Everyone wants to maximize their tax deductions. The Internal Revenue Service (IRS) has no problem with legitimate deductions. Other so-called deductions, however, don't fit into that category. Taking a deduction for homeowners insurance may or may not be acceptable, all depending on how you use the house. If the house insurance is on a rental, then deducting it is different than if the insurance is on your residence.
If you try to deduct your homeowner's insurance on your residence, you might receive a note from the IRS within a few months indicating the deduction was disallowed. Homeowner's insurance on your personal residence isn't deductible if you have no business in the home or don't rent out part of the residence.
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People who own a rental know that insuring the property is a necessary business expense, and so does the IRS. If you own a rental, the insurance on the rental is deductible. At the minimum, you can deduct the expense to offset any rental income. There are restrictions on the amount of the deduction if you have a high income and your participation is passive, meaning you don't actually participate in any facet of the renting, just the financing.
Office in the Home or a Home as Your Office
People who use a portion of their home for a business may be able to deduct a portion of the insurance. If you have a rider on your policy to cover the business, the cost of the rider is tax-deductible from your business income. If you have an office in the home, you can deduct a percentage of the policy cost from the business income. If you use one-tenth of the house for your office, for example, then you can deduct one-tenth of the premium. If you use an entire house strictly to serve as your office, you can deduct the entire cost of the house insurance.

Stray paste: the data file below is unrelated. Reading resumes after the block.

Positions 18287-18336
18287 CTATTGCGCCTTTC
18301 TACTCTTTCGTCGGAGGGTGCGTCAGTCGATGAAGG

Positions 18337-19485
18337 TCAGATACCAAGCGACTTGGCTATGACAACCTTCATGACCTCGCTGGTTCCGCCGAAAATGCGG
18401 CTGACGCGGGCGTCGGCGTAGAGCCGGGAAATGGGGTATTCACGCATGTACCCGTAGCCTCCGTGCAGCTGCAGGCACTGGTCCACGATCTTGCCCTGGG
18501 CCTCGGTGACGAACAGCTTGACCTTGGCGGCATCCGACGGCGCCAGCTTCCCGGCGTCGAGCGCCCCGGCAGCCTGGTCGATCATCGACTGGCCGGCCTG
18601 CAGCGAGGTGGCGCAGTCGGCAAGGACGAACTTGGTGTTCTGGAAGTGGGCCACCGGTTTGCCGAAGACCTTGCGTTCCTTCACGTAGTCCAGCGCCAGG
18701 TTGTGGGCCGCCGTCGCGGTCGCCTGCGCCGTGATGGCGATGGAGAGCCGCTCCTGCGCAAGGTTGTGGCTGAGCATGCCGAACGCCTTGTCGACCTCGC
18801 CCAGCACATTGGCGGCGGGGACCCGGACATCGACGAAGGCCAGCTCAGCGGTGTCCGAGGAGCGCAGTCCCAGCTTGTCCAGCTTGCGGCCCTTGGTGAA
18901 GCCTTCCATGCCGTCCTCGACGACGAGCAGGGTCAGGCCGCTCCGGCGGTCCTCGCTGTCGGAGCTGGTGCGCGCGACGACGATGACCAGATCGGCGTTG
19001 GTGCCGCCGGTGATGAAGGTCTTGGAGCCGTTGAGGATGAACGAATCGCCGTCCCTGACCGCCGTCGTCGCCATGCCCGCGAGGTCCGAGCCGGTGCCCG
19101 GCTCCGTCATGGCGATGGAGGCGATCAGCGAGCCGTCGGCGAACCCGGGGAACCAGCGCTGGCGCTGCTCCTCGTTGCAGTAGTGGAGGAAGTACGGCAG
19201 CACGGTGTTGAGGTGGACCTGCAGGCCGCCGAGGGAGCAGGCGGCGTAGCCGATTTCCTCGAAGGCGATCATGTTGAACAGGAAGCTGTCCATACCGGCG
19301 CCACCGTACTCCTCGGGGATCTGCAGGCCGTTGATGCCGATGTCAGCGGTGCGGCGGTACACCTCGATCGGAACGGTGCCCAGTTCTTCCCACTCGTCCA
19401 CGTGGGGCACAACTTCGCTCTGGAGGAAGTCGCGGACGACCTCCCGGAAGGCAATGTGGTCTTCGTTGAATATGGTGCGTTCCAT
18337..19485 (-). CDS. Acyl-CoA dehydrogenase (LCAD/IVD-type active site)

If You Have a Boarder
For people who rent a room to others, part of the homeowner's insurance premium is also tax-deductible. Similar to the office in the home, you have to calculate what your personal area is and what portion of the house is for income production from the renter. If the tenant rents one bedroom in a six-room house, you can deduct one-sixth of the insurance premium from the rent you receive.
Where to Deduct
For people who are self-employed and file a Schedule C, you'll need to use Form 8829 if you have an office in the home. The results of this form, Expenses for Business Use of Your Home, then goes on line 30 of Schedule C. If you can't use Schedule C for your business, because it's a hobby business, use schedule A, itemized deductions and the section on miscellaneous deductions to report the expense. People who rent houses need to use Schedule E to report the house insurance on the rental.